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The 3 tiers self-organization

What do you have to do today? Which are your appoinments for the next week? Did you rememeber to check that fact that you thought while was in your commute?

When talking about personal organization, all of us have our methods to remeber our tasks, appoinments or checks we need to do. Some poeple just rely on their good memory and some other need to write down literally every little step they have to remember.

I’m going to talk about what I call “The 3 tiers self-organization” method. The way I use to organize my mental stuff. It can be applied to your work or to your personal life. Personally I would say that I use this method for both aspects, but mainly for professional purposes. This method has 3 layers: one for daily checks or quick reminders, a second one for short/medium-term tasks or reminders and a third one for big projects, abstract tasks or whatever that needs more elaboration and time.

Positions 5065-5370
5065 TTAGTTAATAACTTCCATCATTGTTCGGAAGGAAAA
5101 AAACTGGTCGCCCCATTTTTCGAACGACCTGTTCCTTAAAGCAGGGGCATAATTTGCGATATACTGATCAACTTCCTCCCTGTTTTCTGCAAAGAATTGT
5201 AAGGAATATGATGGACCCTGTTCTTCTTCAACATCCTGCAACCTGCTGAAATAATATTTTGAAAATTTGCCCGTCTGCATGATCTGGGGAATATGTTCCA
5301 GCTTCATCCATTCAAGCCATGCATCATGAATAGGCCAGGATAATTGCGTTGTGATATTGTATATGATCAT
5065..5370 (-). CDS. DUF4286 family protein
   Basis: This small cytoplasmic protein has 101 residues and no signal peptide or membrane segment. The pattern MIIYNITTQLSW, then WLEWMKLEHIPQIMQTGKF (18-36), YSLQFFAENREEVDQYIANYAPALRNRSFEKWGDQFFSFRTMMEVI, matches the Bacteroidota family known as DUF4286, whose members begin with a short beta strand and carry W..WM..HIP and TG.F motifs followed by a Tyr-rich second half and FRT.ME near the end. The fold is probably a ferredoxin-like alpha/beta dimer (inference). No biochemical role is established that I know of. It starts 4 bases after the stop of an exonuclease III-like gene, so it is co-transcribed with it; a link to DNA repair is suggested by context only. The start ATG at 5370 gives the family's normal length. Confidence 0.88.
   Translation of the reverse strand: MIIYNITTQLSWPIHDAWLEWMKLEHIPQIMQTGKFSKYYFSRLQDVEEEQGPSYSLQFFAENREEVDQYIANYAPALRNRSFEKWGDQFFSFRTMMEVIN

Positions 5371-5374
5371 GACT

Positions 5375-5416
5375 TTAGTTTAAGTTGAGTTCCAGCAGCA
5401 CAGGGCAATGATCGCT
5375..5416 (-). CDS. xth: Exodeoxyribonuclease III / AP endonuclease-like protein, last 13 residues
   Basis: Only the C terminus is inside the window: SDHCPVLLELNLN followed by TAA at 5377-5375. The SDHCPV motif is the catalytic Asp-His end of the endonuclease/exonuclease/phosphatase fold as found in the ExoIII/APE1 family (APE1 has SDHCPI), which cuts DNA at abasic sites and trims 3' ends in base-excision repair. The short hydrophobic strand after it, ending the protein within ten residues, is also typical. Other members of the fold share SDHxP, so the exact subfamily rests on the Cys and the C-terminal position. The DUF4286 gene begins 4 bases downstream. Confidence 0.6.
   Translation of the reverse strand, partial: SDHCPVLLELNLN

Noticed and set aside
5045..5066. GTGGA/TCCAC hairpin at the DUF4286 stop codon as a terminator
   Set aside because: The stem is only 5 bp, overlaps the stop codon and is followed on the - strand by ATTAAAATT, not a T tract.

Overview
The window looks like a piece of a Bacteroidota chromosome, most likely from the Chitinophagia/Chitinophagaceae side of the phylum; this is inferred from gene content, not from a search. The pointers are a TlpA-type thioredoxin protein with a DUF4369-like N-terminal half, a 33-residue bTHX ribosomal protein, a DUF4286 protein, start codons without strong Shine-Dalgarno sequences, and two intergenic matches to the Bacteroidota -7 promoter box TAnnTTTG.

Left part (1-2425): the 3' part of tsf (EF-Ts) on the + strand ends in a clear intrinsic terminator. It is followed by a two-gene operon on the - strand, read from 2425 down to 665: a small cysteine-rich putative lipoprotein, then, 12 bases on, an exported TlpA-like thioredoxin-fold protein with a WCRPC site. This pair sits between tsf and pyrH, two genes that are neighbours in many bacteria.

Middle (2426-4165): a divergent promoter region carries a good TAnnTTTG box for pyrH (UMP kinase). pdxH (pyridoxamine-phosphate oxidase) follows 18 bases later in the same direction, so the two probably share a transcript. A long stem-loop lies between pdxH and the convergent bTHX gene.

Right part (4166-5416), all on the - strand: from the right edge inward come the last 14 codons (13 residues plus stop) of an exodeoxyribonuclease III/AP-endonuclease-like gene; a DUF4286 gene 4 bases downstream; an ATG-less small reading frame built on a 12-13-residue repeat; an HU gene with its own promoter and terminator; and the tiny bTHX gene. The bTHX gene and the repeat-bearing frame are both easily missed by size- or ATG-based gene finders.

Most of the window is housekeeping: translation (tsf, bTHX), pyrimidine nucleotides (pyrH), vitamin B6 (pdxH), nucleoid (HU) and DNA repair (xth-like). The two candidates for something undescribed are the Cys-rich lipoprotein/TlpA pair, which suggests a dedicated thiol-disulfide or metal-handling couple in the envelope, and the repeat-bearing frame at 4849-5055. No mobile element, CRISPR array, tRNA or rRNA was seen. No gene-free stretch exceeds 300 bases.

The method includes in some way the shortest remaining time first (SRTF) algorithm and prioritisation

First tier: quick ideas and daily checks

In our daily routine we tend to have a lot of thoughts rounding our minds while we are performing certain tasks or simply doing our routine. Like when you are watching a TV series and an idea related with a side project (or your job) comes to your mind (who knows why). Or when you are thinking about a problem you need to solve in your job, or a task you have to finish, so you elaborate a list of necessary steps that must to be done.